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Arch Phys Med Rehabil. 2014 Apr;95(4):622-32. doi: 10.1016/j.apmr.2013.11.001. Epub 2013 Nov 21.

Effect of antispastic drugs on motor reflexes and voluntary muscle contraction in incomplete spinal cord injury.

Author information

1
Sensory Motor Performance Program, Rehabilitation Institute of Chicago, Chicago, IL. Electronic address: vchu@ric.org.
2
Sensory Motor Performance Program, Rehabilitation Institute of Chicago, Chicago, IL; Department of Physical Therapy, University of Illinois at Chicago, Chicago, IL.
3
Sensory Motor Performance Program, Rehabilitation Institute of Chicago, Chicago, IL; Department of Biomedical Engineering, Marquette University, Milwaukee, WI.

Abstract

OBJECTIVE:

To investigate the effects of antispastic drugs baclofen and tizanidine on reflexes and volitional tasks.

DESIGN:

Double-blind, placebo-controlled, crossover, before-after trial, pilot study.

SETTING:

Research laboratory in a rehabilitation hospital.

PARTICIPANTS:

Men with chronic (>6mo) motor incomplete spinal cord injury (N=10) were recruited for the study.

INTERVENTIONS:

Tizanidine, baclofen, and placebo were tested in this study. Agents were tested in separate experimental sessions separated by >1 week.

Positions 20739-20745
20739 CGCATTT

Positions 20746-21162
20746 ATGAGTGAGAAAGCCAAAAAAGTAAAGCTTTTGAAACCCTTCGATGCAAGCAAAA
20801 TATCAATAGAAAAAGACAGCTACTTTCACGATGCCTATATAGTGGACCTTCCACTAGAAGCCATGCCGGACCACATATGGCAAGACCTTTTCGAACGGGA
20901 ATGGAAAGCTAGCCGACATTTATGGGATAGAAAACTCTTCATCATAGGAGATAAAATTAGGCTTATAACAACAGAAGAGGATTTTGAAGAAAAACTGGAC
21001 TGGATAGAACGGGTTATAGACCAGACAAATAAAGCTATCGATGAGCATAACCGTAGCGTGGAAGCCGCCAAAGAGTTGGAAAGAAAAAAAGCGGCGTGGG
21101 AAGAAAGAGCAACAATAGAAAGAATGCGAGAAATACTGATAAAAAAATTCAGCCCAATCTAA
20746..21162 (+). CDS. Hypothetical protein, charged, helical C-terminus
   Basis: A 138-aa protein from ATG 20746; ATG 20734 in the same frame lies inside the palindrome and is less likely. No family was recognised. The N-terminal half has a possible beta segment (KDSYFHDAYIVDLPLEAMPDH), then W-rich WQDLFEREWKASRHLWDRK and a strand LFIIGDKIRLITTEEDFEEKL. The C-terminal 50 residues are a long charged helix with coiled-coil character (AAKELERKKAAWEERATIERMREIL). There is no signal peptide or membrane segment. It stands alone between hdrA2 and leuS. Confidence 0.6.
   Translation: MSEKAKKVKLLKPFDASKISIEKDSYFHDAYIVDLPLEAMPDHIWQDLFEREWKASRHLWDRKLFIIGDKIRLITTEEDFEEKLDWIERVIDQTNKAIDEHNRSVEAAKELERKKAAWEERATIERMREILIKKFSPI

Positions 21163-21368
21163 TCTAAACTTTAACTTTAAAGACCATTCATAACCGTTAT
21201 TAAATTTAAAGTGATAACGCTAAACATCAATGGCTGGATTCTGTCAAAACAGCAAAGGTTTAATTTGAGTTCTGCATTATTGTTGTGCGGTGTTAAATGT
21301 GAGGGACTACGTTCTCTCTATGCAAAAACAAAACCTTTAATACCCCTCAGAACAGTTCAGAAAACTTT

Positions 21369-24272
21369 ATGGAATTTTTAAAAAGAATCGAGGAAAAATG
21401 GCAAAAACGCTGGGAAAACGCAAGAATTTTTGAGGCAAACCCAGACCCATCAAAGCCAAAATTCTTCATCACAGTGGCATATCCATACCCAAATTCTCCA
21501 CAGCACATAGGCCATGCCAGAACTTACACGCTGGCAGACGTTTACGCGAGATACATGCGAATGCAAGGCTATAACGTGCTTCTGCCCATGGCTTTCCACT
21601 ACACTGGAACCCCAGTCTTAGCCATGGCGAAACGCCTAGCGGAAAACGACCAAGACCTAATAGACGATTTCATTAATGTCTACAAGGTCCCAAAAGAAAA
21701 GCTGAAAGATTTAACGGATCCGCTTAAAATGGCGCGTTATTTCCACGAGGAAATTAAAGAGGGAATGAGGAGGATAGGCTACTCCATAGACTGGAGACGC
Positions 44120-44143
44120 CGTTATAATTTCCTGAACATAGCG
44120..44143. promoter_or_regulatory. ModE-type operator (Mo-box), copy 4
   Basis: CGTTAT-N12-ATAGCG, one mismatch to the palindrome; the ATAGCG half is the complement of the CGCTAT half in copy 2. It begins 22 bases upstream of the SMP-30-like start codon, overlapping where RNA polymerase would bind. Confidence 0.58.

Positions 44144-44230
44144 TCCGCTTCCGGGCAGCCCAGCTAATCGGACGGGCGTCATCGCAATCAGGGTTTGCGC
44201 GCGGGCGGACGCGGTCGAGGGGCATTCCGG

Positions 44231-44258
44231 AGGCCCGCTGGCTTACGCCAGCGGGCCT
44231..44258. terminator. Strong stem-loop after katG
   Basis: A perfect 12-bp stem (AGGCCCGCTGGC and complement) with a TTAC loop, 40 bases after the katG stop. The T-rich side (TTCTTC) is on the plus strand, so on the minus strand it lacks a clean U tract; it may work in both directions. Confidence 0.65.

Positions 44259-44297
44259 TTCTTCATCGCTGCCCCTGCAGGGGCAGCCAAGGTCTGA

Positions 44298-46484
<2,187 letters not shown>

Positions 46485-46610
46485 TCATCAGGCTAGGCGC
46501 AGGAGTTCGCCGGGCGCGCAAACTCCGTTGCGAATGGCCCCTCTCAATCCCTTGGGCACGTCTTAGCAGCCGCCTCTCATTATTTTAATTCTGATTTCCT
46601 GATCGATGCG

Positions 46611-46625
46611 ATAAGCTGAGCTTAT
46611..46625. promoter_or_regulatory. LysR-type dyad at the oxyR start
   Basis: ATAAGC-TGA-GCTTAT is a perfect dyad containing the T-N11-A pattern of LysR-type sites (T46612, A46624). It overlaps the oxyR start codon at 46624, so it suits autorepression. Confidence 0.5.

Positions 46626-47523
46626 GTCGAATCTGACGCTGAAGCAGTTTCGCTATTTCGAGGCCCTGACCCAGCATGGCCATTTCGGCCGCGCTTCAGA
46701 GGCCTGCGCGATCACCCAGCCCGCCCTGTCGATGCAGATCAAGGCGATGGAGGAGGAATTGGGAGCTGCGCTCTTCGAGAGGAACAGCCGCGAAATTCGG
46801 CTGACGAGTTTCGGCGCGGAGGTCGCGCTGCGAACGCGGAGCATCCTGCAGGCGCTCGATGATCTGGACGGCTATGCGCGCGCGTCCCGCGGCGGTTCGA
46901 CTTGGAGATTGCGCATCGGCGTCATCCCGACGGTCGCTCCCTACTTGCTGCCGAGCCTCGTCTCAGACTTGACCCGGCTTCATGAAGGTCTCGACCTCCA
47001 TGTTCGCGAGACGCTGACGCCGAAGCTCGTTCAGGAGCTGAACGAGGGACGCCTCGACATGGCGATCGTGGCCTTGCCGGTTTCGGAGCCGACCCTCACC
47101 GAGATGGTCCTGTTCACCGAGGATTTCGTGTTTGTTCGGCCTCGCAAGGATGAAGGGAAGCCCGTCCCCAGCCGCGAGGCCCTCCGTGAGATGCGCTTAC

MAIN OUTCOME MEASURES:

Reflex and strength were measured before and after the administration of a single dose of each intervention agent. Electromyographic and joint torque data were collected during assessments of plantar flexor stretch reflexes, maximum contraction during motor-assisted isokinetic movements, and maximum isometric knee extension and flexion.

RESULTS:

Reduced stretch reflex activity was observed after the administration of either tizanidine or baclofen. We observed that tizanidine had a stronger inhibitory effect on knee extensors and plantar flexors whereas baclofen had a stronger inhibitory effect on the knee flexors. The effects of these drugs on strength during isometric and isokinetic tasks varied across participants, without a consistent reduction in torque output despite decreased electromyographic activity.

CONCLUSIONS:

These results suggest that antispastic drugs are effective in reducing stretch reflexes without substantially reducing volitional torque. Differential effects of tizanidine and baclofen on reflexes of flexors and extensors warrant further investigation into patient-specific management of antispastic drugs.

KEYWORDS:

Muscle spasticity; Muscle strength; Reflex, stretch; Rehabilitation; Spinal cord injuries

PMID:
24269485
DOI:
10.1016/j.apmr.2013.11.001
[Indexed for MEDLINE]

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